By Jeremy Schwartz
Peninsula Daily News
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Clallam County sheriff's deputies and Quileute tribal fish and wildlife enforcement officers recovered the body of William Rusk, 79, on Thursday after he had been missing since March 21.
Rusk was last seen after his fishing partner, Mark Roler, 54, of Victoria, B.C., called 9-1-1 at about 5 p.m. March 21 to report that their unpowered drift boat was taking on water and being pushed down the swollen river.
Ron Cameron, the sheriff's chief criminal deputy, described the cause of death as “suspected drowning,” though an official determination will come from the county coroner.
Anthony Dongallo, Rusk's nephew, said in a phone interview from his office in California that Rusk was always happy to meet new people and told stories freely.
“You were always happy to see that man,” Dongallo said.
He said relatives of his were on the North Olympic Peninsula to spend time with Rusk's widow.
“It's still a shock for us. They'd only been there about a month or so,” Dongallo said. “We'll miss him drastically.”
Dongallo described Rusk as a “very interesting man” with a love of the outdoors.
“He was a little bit gung-ho,” Dongallo said. “He really lived a bold lifestyle.”
A Forks fishing guide spotted Rusk's body in about 6 feet of water shortly after 10 a.m. Thursday, Cameron said.
Sgt. Brian King with the Sheriff's Office's West End detachment said the body was found in a deeper, slower-flowing area of the river known as the “ice box” — a fishing hole at a bend in the river where a smaller creek flows in and forms an eddy.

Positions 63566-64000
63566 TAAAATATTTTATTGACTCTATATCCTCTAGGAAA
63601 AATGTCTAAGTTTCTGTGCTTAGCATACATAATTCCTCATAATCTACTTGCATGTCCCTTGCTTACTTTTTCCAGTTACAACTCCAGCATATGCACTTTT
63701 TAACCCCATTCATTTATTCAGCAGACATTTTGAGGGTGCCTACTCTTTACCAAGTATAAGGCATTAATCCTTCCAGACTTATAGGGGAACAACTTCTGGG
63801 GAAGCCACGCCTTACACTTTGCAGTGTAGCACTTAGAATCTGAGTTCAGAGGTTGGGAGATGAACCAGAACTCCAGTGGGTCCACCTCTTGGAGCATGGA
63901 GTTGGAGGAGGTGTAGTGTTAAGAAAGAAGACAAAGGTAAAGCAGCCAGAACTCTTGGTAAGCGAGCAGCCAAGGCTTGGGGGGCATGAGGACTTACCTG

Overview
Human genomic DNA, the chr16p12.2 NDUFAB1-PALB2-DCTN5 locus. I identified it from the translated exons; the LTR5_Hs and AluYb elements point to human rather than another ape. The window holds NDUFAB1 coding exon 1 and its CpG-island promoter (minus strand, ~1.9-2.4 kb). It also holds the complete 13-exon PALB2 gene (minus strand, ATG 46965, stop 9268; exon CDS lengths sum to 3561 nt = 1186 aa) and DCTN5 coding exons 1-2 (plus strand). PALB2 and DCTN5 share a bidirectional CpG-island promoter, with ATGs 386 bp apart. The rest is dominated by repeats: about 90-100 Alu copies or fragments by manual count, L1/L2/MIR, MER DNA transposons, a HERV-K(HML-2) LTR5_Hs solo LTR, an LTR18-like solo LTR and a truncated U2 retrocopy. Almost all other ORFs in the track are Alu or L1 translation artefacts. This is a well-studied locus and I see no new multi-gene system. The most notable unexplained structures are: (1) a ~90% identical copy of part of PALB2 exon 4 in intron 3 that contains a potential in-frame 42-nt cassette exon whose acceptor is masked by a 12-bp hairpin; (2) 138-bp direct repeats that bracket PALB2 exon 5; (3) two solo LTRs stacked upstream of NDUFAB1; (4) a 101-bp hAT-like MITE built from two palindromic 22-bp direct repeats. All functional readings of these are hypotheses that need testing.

A Quileute jet boat was launched from the Bogachiel River's Wilson Road ramp to make the recovery.
A sport fisherman found a life jacket confirmed as belonging to Rusk on March 22, and the submerged boat was retrieved by divers the next day, the Sheriff's Office said.
King said Rusk's body was found about 70 yards upstream from where the boat was recovered.
Rusk and Roler had put their boat in at the Bogachiel Way boat launch, just above the Bogachiel River's confluence with the Calawah River, when the strong river currents pushed the boat up against vegetation on the bank, causing it to take on water.
“There [was] a significant volume of water in the river from recent rains,” King said.
Roler was able to swim to shore, but Rusk stayed with the boat and was taken downstream with the current while clinging to a life vest, deputies were told.
King said he learned that the March 21 trip was the first time Rusk and Roler had attempted to navigate their boat.
“The very first time they had been on the river and the very first time they had attempted to navigate their boat,” King said.
He said all river boaters should familiarize themselves as much as possible with the rivers they plan to navigate.
“These rivers aren't to be taken lightly,” he said.
Reporter Jeremy Schwartz can be reached at 360-452-2345, ext. 5074, or at email@example.com.